Even Google is rethinking its famously open offices. The New York Times dubbed one of the concepts as “Ikea meets Lego,” creating team “pods” with chairs, desks, whiteboards and storage units on casters that can be arranged—and rearranged—however the group sees fit. The company is also trying out a new meeting room called Campfire that intersperses in-person attendees with very large displays of virtual participants in a circle. It sounds weirder than it looks and could actually help remote team members feel like they’re part of the action.
For its Working from Home, Working from Work project, architecture firm Woods Bagot proposed keeping employees remote for “solo activities” and saved the office for team activities. That makes sense to me. Because let’s face it, brainstorming on a Zoom call is … rough. For Kahn, that means “more meeting spaces, more open collaboration spaces—because you always rely on serendipitous discussions that spark a bit of that innovation.”
But he also acknowledged that offices are going to have to compete with work from home. So along with boosting collaboration by tricking out the office with the right technology, companies would be wise to invest in biophilia so you “don’t feel like you’re in a big sort of a factory of desks.” Uh, yeah, that just doesn’t seem like an effective way to foster that kind of innovation we all keep saying we need more of.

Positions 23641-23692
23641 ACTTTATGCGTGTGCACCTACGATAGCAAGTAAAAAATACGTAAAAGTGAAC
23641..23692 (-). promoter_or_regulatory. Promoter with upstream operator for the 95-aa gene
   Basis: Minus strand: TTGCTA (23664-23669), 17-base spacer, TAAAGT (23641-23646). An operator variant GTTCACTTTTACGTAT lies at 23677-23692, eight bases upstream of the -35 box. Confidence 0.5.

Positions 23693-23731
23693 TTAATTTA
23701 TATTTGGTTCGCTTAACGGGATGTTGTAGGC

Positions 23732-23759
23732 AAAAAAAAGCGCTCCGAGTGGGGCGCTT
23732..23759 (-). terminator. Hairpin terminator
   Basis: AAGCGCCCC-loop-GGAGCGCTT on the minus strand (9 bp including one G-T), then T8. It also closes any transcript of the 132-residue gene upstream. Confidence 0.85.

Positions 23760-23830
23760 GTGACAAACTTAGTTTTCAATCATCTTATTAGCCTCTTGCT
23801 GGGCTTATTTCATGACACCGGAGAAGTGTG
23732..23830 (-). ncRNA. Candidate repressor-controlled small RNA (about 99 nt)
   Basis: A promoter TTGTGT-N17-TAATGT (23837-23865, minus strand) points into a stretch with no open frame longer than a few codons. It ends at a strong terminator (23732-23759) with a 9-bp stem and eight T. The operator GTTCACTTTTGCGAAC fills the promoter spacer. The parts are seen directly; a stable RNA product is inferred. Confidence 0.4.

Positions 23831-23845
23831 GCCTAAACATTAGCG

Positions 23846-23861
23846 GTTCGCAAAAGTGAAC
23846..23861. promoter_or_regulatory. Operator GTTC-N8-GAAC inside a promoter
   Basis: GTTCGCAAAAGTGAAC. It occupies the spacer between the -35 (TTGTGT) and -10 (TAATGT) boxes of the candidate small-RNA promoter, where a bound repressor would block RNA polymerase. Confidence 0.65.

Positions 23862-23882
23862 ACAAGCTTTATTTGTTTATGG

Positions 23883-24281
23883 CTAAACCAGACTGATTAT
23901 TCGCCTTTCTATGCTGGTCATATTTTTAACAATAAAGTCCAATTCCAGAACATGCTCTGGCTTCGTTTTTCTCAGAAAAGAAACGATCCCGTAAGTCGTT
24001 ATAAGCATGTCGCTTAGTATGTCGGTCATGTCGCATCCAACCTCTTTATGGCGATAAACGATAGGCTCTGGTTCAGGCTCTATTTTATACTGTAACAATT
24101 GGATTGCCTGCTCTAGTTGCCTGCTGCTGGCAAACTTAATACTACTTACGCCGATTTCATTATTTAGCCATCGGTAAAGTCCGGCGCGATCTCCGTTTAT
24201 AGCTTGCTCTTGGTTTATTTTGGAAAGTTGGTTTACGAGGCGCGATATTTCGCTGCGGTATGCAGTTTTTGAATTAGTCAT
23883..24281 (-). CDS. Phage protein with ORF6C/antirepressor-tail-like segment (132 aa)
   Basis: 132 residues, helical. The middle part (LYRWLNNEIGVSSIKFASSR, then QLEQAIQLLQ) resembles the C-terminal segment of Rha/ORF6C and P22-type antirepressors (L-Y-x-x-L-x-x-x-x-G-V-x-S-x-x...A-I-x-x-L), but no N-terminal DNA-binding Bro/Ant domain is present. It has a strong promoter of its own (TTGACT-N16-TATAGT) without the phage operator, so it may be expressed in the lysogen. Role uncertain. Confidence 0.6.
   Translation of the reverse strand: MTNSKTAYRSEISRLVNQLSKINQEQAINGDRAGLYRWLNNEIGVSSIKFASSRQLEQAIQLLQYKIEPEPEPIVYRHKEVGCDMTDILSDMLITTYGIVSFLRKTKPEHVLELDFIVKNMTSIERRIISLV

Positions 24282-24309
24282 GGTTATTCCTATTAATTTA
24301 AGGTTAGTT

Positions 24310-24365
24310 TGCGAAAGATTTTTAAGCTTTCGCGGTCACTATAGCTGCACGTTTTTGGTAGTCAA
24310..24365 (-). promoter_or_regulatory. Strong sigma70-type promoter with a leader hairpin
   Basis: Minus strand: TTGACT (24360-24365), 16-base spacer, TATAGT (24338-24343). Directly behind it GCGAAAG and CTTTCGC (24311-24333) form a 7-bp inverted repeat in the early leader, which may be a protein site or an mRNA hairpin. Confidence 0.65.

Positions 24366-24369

Will hybrid teams working in hybrid offices be business as usual in the future? How are you help reimagine your office as an incubator for new ideas?
By Yasmina Khelifi, PMP, PMI-ACP, PMI-PBA
In my last post, I wrote about the benefits of . Now it’s time to talk about how you’ll document and maintain that information. And this is where project leaders should turn to their teams for ideas.
A few years ago, I belonged to a very efficient and collaborative project team. We were all responsible for a service deployed across different manufacturers’ models, hence the importance of having up-to-date information. We maintained a spreadsheet file shared on a cloud service and we updated it regularly, as agreed on by the team. Then a new manager decided to implement a different system. The team was told to send all information to two administrators who would handle updates.
You can imagine what happened.
Almost no one sent the information and the system was decommissioned after two years. As a result, all the knowledge our team had built over the years was lost. What was deemed a more professional or advanced tool ended up crippling the knowledge base.
As a project leader, we need to trust our teams and let them define the best ways to share and store information. We’re not talking here about an encyclopedia of knowledge. It’s really just enough documentation to help handover and onboarding.
One of the best ways to ensure knowledge sharing is to record presentations and conference calls. You can also take detailed notes to share with other project team members.